Proof that a premarital agreement was entered into involuntarily may be shown through a number of factors that are "uniquely probative of coercion in the premarital context . . . ." (In re Marriage of Bonds, supra, 24 Cal.4th at p. 19.) These factors include: the coercion that may arise from the proximity of execution of the agreement to the wedding, or from surprise in the presentation of the agreement; the presence or absence of independent counsel or of an opportunity to consult independent counsel; inequality of bargaining power; whether there was full disclosure of assets; and the parties' understanding of the rights being waived under the agreement or at least their awareness of the intent of the agreement. (Id. at p. 18.) However, these factors are not rigidly separate considerations. (Id. at p. 37.) Moreover, the presence or absence of a particular factor is not dispositive. (Id. at p. 23.)

Parties negotiating a premarital agreement are not presumed to be in a confidential relationship that would give rise to fiduciary duties owed between spouses or to the presumption of undue influence when a transaction benefits one of the parties. "On the contrary, it is evident that the Uniform [Premarital Agreement] Act was intended to enhance the enforceability of premarital agreements, a goal that would be undermined by presuming the existence of a confidential or fiduciary relationship." (In re Marriage of Bonds, supra, 24 Cal.4th at p. 29.)

The contention that the Agreement is tainted by fraudulent and inadequate disclosures is refuted by evidence that Hill, both in the Agreement itself and in her conduct during the three-month period of negotiation, waived this claim. The Agreement states in part: "Each party waives the provisions of California Probate Code Section 143 and California Family Code Section 1615 relating to financial disclosures. . . . The absence of disclosures shall not create any legal right in favor of either party, nor any legal remedy by either party against the other including, but not limited to, challenging the validity or enforceability of this Agreement. Based upon each party's knowledge of the other's income and assets and their access to same, and in consideration of the prospective marriage, each party acknowledges that this Agreement is fair and equitable at the time of its execution. The foregoing waivers of disclosure are voluntary and express and shall be deemed conclusive for the purposes of Section 1615 (a)(2)(8) of the California Family Code and for all other purposes." (Appendix, supra, ¶ 2, pp. 1 & 2.)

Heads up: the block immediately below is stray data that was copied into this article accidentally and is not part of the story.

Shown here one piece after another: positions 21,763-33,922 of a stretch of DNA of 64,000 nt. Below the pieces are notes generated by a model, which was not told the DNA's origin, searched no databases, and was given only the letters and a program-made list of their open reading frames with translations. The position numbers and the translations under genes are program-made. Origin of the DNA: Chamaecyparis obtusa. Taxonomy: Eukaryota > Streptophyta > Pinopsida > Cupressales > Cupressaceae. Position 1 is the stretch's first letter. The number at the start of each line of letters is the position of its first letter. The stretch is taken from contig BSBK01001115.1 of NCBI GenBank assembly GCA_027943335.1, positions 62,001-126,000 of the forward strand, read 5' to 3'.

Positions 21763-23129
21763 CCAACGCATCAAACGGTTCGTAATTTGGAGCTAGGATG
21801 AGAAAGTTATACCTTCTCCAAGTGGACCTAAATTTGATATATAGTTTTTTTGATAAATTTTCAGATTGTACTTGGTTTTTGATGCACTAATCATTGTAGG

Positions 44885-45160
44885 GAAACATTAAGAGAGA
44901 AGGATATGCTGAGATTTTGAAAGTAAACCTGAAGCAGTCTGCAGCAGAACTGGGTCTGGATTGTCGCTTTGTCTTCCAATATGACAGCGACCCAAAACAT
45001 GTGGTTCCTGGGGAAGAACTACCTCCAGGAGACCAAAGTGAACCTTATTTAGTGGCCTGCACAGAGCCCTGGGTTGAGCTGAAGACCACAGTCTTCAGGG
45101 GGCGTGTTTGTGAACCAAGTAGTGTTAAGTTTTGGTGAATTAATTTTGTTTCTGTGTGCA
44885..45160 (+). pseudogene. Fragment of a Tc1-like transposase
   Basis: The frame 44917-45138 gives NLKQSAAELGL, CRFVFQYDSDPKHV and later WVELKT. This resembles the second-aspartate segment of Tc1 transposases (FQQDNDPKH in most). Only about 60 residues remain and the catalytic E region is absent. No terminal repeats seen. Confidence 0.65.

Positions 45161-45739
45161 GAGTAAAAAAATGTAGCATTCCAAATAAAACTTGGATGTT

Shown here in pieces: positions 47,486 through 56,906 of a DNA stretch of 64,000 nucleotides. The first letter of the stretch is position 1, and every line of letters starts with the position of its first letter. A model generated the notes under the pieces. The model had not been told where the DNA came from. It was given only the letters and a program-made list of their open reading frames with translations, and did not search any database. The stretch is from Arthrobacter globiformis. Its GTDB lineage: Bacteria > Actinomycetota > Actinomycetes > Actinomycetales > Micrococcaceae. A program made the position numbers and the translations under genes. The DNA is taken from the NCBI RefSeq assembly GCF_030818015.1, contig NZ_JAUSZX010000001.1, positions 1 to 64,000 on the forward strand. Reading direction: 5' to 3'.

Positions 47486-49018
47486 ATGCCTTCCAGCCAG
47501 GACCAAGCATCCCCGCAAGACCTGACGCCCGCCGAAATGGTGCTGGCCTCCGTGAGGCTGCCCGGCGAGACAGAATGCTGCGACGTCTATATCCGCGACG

The circumstances surrounding the execution of the premarital Agreement provide substantial evidence that Hill entered into the Agreement voluntarily. She had the advice of two attorneys specializing in family law and estate planning during the nine months the Agreement was being discussed and negotiated. Hill's lawyer drafted the Agreement and revised drafts of the Agreement in consultation with Dittmer and his attorney. These facts, coupled with Hill's professional background and evident skills are strong evidence that she entered into the Agreement voluntarily.